CBIRF Marines train to travel

17 Apr 2007 | Cpl. Leslie Palmer

Marines with the Chemical Biological Incident Response Force, II Marine Expeditionary Force, took their preparation at Stumpneck Annex, a local training area, to a new level when a draft standard operating procedure was evaluated with a fine-tooth comb.

“It was an excellent opportunity to find a lot of the friction points and work toward achieving a solid standard to utilize in the future,” said 1st Lt. Jason Kikta, Bravo Reaction Company executive officer.

While the exercise helped shape how CBIRF will deploy via helicopter, the training went beyond the crafting of an SOP.

“In a real-world environment, helo-borne operations allow us to put troops on the ground in a rapid manner, while the remainder of our forces conduct a vehicle convoy to the incident site,” said Staff Sgt. James Marker, Decontamination Platoon staff noncommissioned officer in charge.

While CBIRF will participate in future training opportunities, it was this exercise at Stumpneck that helped the Marines hone their ability to deploy to an area via helo-borne assets.

“This training is in preparation for the exercise we’re going to do down at (Fort A.P. Hill, Va.),” Marker said. “To ensure a successful operation there, we’re training for the possibility of having to do a helo-lift and to get troops on the ground as soon as possible, so we can start to do our mission, which is to save lives.”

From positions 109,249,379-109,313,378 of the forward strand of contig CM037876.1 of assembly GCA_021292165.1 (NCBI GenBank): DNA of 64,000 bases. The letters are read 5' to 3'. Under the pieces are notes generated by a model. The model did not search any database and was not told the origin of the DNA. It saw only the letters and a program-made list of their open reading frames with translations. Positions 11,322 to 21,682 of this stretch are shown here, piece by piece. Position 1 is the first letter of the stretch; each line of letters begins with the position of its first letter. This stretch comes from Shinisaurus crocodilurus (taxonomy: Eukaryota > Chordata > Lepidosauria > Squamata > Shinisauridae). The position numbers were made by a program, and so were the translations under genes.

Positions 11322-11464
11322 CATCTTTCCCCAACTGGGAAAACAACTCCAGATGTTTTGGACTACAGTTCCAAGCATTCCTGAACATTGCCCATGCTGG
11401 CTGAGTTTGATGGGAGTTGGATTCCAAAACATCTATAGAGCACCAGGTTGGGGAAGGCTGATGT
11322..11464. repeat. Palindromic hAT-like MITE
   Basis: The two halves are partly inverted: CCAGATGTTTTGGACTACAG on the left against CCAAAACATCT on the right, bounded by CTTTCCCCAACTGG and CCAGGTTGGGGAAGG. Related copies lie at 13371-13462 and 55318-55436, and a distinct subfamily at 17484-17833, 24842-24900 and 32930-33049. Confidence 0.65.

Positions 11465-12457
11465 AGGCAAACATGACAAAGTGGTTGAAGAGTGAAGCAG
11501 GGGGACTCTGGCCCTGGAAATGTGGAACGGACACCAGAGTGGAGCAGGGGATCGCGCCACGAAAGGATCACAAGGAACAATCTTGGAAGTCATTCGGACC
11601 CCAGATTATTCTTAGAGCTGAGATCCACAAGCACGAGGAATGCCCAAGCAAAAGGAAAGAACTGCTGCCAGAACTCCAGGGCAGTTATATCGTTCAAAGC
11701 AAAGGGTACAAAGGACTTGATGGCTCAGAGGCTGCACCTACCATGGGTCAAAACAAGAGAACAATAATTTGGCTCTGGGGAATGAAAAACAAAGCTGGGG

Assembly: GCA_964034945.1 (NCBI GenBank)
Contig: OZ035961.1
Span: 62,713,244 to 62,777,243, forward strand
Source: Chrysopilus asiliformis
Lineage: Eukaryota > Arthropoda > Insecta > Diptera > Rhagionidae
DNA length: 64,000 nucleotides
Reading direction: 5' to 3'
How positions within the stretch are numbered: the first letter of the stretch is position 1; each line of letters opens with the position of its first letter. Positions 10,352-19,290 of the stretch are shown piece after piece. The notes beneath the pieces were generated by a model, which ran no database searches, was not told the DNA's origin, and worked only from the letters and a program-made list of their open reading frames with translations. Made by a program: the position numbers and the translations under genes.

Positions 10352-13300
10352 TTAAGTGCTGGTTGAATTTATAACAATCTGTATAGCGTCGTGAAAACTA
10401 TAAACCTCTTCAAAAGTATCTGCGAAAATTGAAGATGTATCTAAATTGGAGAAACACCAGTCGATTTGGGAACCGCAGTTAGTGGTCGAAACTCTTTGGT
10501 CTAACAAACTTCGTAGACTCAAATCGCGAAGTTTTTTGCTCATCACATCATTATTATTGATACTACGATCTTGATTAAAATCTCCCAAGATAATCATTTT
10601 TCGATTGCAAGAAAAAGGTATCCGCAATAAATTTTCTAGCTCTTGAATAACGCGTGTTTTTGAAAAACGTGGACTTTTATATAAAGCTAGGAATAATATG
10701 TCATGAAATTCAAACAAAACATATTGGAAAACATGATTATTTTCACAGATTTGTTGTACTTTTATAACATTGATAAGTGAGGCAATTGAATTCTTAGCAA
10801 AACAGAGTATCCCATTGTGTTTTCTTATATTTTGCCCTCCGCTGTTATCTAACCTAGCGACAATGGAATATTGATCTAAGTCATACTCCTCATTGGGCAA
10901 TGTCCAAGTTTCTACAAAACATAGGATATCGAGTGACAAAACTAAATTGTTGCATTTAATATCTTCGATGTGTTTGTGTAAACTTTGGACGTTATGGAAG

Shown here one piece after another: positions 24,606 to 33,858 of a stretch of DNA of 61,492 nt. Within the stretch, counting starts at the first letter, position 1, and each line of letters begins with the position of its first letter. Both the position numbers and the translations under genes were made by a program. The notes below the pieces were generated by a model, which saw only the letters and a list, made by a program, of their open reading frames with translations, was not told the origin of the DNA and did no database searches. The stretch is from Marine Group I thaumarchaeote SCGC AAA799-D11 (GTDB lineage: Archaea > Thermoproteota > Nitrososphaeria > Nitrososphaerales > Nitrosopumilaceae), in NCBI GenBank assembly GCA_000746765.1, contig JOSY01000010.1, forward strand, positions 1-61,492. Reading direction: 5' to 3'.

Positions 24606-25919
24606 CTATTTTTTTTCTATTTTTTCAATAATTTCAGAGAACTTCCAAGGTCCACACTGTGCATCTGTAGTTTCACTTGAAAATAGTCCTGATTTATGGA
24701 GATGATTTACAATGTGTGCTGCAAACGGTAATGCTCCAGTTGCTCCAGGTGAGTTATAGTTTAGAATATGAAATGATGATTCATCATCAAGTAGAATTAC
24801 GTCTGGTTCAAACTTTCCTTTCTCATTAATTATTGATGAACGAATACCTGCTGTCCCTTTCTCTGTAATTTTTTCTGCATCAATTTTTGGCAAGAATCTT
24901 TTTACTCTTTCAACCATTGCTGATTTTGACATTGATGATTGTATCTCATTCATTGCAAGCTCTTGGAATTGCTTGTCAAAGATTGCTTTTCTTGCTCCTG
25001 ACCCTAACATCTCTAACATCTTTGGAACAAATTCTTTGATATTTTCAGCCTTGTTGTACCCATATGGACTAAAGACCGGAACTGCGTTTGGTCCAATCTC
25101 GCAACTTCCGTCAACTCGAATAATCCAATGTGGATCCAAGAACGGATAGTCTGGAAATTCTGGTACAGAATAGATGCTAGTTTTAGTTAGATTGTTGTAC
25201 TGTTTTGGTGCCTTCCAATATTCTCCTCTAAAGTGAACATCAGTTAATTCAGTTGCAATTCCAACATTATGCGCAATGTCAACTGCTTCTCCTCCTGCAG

“Because we have the aircraft out here, we’re learning the capacity and what we’re able to do and what we’re not able to do,” said 1st Sgt. Brian Taylor, Bravo Reaction Company first sergeant.

If a chemical, biological, radiological, nuclear or high-yield explosive catastrophe happens, CBIRF will deploy its Initial Response Force. Those Marines will be the first-responders to help contain a CBRNE catastrophe.

“It’s one of those things Marines need to do just to keep fresh, and we’re doing it with a new crew of Marines,” said Capt. Roy Draa, Bravo Reaction Company commanding officer. “Some of our equipment has changed. The IRF makeup has changed since the last time this (training) was done by Alpha Company.”

Transportation was the focal point of the exercise.

“The idea is to get the basic necessities to the point where the critical area is,” Taylor said. “The rest of the IRF can do a road march.”

CBIRF is capable of responding and sustaining itself in the case of a CBRNE attack. The medical platoon assists in treating victims.

“Working with the Marines, they would extract any type of casualties down range and what we would do is support the medical side of it, giving triage and treat the wounded down range,” said Petty Officer 2nd Class Chris Fabian, a corpsman with the unit. “The unique thing about this unit is that medical in the civilian sector stays in the rear. Here at CBIRF, medical deploys down range, and we actually get into the incident itself. We’re there at the same time with the first-responders.”

This exercise helped to validate a proposed SOP, and it helped the Marines do what they do best; prepare for the real thing.

“The Marines are doing outstanding, and it’s always a good day to train,” Marker said.

Chemical Biological Incident Response Force